Louder than War report on a groundbreaking and risk-taking festival on the Russian-Estonian border.


Ever been to Narva? And would you have a reason to go? I bet many wouldn’t, especially given the depressingly familiar political journalese produced around this Russian-speaking Estonian border city. Normally there is little point in mentioning complicated – sometimes sensitive socio-cultural issues in a review of a music festival. But that is precisely why Louder than War were invited; namely to report on a brand new, risk-taking festival that looked to regenerate this fascinating place. The Station Narva Festival was set up by Shiftworks, (the team behind the brilliant Tallinn Music Week, which has done so much to put Estonia on the cultural map) alongside a dynamic local team and various related organisations. Its purpose was to celebrate this tough, proud city; and to massage a some international cultural relations into the mix. And given that the (very rock and roll mayor) Tarmo Tammiste thinks his record collection could buy a new car, it was no surprise that music would be the midwife.

Narva is a place that throws up the strangest combinations and thought bubbles. One such bubble is the Old Trafford bar, placed rather oddly within sight of the Russian border; which makes me think of two sets of Scousers on a cultural mission to this very place. The first is is my friend Gary, who went on a trip from Liverpool to Narva in the 1980s and hipped locals to tapes of Kraftwerk, whilst wagging off from official Soviet-British youth exchange duties. The other is the headliner for this weekend (and one of Gary’s favourite bands), Echo & the Bunnymen. Alongside Tricky, Actress and Gazelle Twin, Echo are here to show that even Narva, the supposedly ugly duckling of Estonia, has the pulling power and ambition of well-heeled Tallinn or Tartu.

And cool. I want to say this now, Narva is cool, in the right sense of the word. You get the feeling the locals make their own entertainment. Take Club Ro-Ro, perched on the river Neva, this is a place that is wild, funny and a little bit frisky. We witness some fisticuffs, drink outrageous vodka cocktails, join in a sing-song and talk deep into the night about literature and Finnish history. Station Narva often had the feeling of an interzone, space collapsing through times and different places. We take in gigs in a park with some old Russian punks, find ourselves watching the Premier League in a cozy family boozer whilst also listening to ‘Sex Dwarf’ by Soft Cell, get racing tips off a property developer who is also a jockey, take taxis with local wannabe politicians who are intent on regenerating the place their way, (ta very much), and watch rap gigs in shopping centres whilst families stock up on the week’s supplies. We also end up both nights in a state of utter abandon at the mighty Kreenholm cotton mill complex, a C19th city within a city that is the setting for the main musical action.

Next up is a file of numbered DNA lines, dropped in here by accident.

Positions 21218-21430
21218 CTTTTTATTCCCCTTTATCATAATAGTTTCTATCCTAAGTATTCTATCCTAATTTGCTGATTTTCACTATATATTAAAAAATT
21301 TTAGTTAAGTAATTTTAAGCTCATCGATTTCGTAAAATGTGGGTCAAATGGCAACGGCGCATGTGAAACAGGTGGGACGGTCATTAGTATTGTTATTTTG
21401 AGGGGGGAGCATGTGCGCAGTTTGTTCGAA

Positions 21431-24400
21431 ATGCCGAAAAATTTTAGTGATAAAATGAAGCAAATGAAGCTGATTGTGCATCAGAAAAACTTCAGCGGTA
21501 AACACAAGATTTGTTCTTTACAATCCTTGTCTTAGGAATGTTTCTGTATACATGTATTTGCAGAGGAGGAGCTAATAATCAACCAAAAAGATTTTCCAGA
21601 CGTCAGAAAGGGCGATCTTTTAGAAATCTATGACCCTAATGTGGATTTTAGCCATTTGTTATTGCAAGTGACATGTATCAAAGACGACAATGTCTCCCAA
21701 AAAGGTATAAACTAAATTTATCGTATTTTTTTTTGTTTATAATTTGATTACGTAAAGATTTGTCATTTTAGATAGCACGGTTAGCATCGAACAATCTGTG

It’s a dizzying weekend; everything feels on the cusp of going wrong or being totally legendary. At Station Narva there is a feeling of unplanned actions being enacted out of sight, things that are long burning and short fused, planned or done on a whim. One is the brilliant Shortparis gig which opens day one’s music and is an hour earlier than planned due to a cancellation. The Saint Petersburg band stumble on the huge stage to about 40 people in the crowd, mostly mildly inquisitive families, over-hyped media types and an outlier of crazy fans. This unexpected situation makes their gig 100 times better than the gliding, theatrical juggernaut they can so easily roll out. The band seem to have chosen this stage to be their last stand and they are almost feral in the gathering dusk, their crushing electro beat having an edge and a hard rock and roll grit to it that can often get lost in the spectacle of one of their shows.  But here, in this Czarist setting, they are simply amazing.